“What truly matters is not which party controls our government, but whether our government is controlled by the people. January 20th 2017, will be remembered as the day the people became the rulers of this nation again. The forgotten men and women of our country will be forgotten no longer. Everyone is listening to you now.

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Stratfor: The Hurdles to Building Trump’s Border Wall

Summary:  Building a wall is one of Trump’s major campaign promises. Under the Secure Fence Act of 2006 America spent $6 billion to build 690 miles of fences and walls along the 1,900 mile border with Mexico (in addition to existing walls of unknown length). Here Stratfor examines the mechanics of fulfilling Trump’s promises.Stratfor

The Hurdles to Building a Border Wall

Stratfor, 23 January 2017.

The building of a border-length wall between the United States and Mexico is a campaign promise that U.S. President Donald Trump continues to nurture. But the construction of such an edifice is no small matter, assuming Congress would even approve or agree to fund the endeavor in the first place. Not only must the Trump administration deal with internal complications — legal opposition, issues of land ownership and physical geography — but there is also the matter of U.S.-Mexico relations and the fluid, adaptive nature of the migrant flow from South America.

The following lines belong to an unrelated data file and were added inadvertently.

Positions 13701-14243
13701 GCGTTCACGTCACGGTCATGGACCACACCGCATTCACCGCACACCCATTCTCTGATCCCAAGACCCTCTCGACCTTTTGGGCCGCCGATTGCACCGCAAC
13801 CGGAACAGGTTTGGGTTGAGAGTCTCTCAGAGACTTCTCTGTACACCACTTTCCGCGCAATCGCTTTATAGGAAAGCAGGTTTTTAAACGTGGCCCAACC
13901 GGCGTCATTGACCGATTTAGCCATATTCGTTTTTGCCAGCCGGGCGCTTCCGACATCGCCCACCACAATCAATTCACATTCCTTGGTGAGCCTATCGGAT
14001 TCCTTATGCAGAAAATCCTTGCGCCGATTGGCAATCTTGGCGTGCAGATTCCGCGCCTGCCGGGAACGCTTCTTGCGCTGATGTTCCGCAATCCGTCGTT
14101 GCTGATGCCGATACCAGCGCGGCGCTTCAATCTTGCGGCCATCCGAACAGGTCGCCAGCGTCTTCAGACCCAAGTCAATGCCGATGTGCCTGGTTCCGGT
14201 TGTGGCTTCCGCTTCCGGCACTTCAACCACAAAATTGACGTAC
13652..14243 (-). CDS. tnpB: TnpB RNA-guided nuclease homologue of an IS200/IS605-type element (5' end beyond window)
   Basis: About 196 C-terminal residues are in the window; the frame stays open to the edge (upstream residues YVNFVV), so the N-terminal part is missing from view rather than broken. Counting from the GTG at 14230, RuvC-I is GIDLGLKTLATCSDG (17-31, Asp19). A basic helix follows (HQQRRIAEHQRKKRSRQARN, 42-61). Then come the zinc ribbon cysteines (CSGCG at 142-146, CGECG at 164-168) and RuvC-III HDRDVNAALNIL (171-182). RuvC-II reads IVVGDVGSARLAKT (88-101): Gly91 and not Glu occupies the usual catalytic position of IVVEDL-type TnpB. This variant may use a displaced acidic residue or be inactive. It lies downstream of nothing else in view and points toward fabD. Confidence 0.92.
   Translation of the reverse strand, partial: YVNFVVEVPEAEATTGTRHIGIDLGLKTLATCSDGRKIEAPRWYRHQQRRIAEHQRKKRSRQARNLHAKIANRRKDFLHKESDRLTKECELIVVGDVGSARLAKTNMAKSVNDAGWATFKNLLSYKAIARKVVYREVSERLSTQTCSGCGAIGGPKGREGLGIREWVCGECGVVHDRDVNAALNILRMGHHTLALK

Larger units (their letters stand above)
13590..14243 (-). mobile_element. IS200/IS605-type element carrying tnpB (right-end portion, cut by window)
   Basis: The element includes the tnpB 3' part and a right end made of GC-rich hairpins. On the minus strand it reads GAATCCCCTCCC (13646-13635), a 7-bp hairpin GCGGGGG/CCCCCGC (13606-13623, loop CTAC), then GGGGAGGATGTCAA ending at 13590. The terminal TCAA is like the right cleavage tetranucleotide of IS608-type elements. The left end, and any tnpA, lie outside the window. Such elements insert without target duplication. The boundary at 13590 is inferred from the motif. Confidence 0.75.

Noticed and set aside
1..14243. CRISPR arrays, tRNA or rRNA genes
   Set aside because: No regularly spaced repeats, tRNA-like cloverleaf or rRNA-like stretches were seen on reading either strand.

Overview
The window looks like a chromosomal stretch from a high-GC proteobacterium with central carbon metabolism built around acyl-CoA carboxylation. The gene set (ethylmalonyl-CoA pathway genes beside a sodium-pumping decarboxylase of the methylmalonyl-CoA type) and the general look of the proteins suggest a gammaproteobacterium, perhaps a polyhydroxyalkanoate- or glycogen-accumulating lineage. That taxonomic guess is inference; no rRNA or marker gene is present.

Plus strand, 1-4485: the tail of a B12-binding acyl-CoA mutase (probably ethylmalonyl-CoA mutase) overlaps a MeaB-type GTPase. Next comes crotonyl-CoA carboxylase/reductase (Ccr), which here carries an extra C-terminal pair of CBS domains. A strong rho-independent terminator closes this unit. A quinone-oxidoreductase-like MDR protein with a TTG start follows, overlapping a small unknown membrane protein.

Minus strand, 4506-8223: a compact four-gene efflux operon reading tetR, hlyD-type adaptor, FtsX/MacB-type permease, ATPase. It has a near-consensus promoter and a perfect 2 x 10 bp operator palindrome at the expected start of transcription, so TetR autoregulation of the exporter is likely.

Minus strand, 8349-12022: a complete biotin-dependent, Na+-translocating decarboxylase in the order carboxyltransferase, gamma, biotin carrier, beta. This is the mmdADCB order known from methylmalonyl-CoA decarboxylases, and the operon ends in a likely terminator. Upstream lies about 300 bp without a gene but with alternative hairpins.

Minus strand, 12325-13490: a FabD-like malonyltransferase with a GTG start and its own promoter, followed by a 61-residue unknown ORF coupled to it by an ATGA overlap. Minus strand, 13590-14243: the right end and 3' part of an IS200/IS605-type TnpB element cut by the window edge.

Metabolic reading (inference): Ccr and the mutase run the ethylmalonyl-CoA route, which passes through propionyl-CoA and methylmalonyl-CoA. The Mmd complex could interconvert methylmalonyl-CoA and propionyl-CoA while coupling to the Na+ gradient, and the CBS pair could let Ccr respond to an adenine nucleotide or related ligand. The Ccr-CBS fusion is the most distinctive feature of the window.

The need to build a complete border barrier between the United States and Mexico was a consistent feature of Trump’s campaign trail rhetoric. Even after winning the election, Trump continued to tout the wall’s necessity. Now, it is well within the new administration’s power to seek legal justification and funding to build additional barriers along the border. This could mean additional fencing, but actually building a substantial wall is no small matter. It is relatively straightforward to reinforce places where barriers, such as pedestrian fencing, already exist. But when it comes to the substantial reaches of borderland without fencing, such as the winding path of the Rio Grande as it makes its way through Texas, things become more complicated.